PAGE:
These Colleges Just Banned TikTok
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- Several governors have issued orders to ban TikTok from government networks and devices.
- The bans address some politicians' concerns that ByteDance, the parent company of TikTok, is sending information to the Chinese government.
- If a state governor bans TikTok from government devices, colleges and universities in that state don't have to restrict it from their internet access.
College students returning to their schools from winter break may have to find a new way to get their TikTok fix.
The University of Texas at Austin is the latest big public university to ban the social media app TikTok from university devices and Wi-Fi networks.
On January 17, the UT Austin technology strategy advisor sent an email to students saying that students will be unable to access TikTok on wired and wireless campus networks.
The letter said that UT Austin is taking these steps to comply with Texas Governor Greg Abbott's directive against TikTok.
"As outlined in the governor's directive, TikTok harvests vast amounts of data from its users' devices - including when, where and how they conduct internet activity - and offers this trove of potentially sensitive information to the Chinese government."
Colleges That Have Blocked TikTok From Internet Access
Last Updated: January 31, 2023 at 9:46 A.M. EST
- Auburn University
- Arkansas State University
- Arkansas Tech University
- Boise State University
- Idaho State University
- Montana University System
- Langston University
- Northwestern Oklahoma State University
- Oklahoma State University
- University of Central Oklahoma
- University of Oklahoma
- Lamar University
- McLennan Community College
- Texas A&M University system
- Texas State Technical College
- Texas State University
- University of Texas at Arlington
- University of Texas at Austin
- University of Texas at Dallas
- University of Houston – Downtown
- University of North Texas
- University of Texas Rio Grande Valley
- University of Texas at San Antonio
Oklahoma college students were the first to go without the popular video app. On December 8, Gov. Kevin Stitt issued an executive order banning TikTok for all state agencies, employees, and contractors on government networks and devices.
"Maintaining the cybersecurity of state government is necessary to continue to serve and protect Oklahoma citizens and we will not participate in helping the Chinese Communist Party gain access to government information," Stitt said in a press release.
The University of Oklahoma sent an email to the campus community on Dec. 20, saying that it banned TikTok on all university-owned and operated devices, which includes wired and wireless internet. Langston University, the only historically Black college or university (HBCU) in the state, announced Dec. 22 that it also would immediately ban access to TikTok.
According to Oklahoma News 9, Oklahoma State University, the University of Central Oklahoma, and Northwestern Oklahoma State University have also banned on-campus network access to TikTok.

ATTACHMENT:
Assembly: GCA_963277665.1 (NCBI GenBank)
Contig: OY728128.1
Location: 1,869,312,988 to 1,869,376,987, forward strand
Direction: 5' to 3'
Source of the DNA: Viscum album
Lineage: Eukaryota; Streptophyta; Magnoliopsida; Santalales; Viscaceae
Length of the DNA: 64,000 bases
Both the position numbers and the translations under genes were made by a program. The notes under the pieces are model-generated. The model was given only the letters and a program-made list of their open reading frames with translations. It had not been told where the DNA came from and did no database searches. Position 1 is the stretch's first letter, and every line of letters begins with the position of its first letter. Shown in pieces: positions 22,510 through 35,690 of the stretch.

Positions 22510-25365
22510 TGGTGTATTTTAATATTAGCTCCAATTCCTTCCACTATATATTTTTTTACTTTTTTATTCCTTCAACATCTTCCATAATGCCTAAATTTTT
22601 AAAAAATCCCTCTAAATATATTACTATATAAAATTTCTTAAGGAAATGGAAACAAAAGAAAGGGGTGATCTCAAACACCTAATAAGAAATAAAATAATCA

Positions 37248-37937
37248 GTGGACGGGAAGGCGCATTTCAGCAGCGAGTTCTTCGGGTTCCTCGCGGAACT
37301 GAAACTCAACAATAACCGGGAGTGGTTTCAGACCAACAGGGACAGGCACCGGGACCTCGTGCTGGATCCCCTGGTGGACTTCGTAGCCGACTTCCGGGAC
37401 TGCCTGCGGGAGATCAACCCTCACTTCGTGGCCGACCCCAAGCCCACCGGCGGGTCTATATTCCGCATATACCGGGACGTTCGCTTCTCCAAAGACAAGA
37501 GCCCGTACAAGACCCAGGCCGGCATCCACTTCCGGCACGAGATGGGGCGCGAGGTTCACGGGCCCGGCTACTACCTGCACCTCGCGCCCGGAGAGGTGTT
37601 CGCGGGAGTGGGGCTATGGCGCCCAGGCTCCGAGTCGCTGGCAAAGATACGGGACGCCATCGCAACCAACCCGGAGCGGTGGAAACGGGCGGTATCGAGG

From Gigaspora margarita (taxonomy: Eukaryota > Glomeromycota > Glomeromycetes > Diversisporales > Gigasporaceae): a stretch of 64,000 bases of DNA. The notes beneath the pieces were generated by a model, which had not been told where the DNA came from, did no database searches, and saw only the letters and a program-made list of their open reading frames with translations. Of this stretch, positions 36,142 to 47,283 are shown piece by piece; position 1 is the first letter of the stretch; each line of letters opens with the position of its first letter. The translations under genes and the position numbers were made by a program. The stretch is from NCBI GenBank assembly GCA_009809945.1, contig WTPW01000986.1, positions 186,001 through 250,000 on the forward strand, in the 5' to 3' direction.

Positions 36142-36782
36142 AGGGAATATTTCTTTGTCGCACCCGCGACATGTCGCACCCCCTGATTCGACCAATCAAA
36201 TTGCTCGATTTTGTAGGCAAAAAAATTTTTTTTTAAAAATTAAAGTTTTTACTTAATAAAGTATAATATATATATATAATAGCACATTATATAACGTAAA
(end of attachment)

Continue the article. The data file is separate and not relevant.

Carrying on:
The moves in Oklahoma are the latest in a national trend to ban TikTok from government-owned devices because the app is owned by ByteDance, a Chinese tech company that some politicians fear is sharing information with the Chinese government.
If a state governor bans TikTok from government devices, colleges and universities in that state don't have to restrict it from their internet access.
For instance, Alabama has banned TikTok from government devices. However, so far, only the state's Auburn University has taken it further to ban the app from its internet access.
According to reporting from NBC News, a spokesperson for Auburn University said, "Note also that the new policy recommends removing TikTok from personal devices to protect a person's privacy there as well. The governor's order addresses the growing risk of intrusive social media applications harvesting data totally unrelated to business use of the platform."
Across the country, the Montana University system is also banning TikTok on wired and wireless networks starting Jan. 20. All university TikTok accounts will also be suspended. According to the directive, campuses may be approved for exceptions to the directive for necessary education and research.
Gov. Greg Gianforte has been pressing the university system board of regents to ban TikTok on campus networks after he instituted a ban on state devices last December.
"Given the risk use of TikTok poses to our public universities and our students, I request the Board of Regents support efforts by the Commissioner of Higher Education to prevent the use of TikTok by the Montana University System (MUS) and its campuses and while connected to the MUS network," said Gianforte in his letter to the board.
Sources: Arkansas State University, THV11, Boise State University, Montana University System, Langston University, University of Oklahoma, Lamar University, The Texas Tribune, University of Texas at Austin, University of Texas at Dallas, Business Insider, KWTX.com, KKTV.com.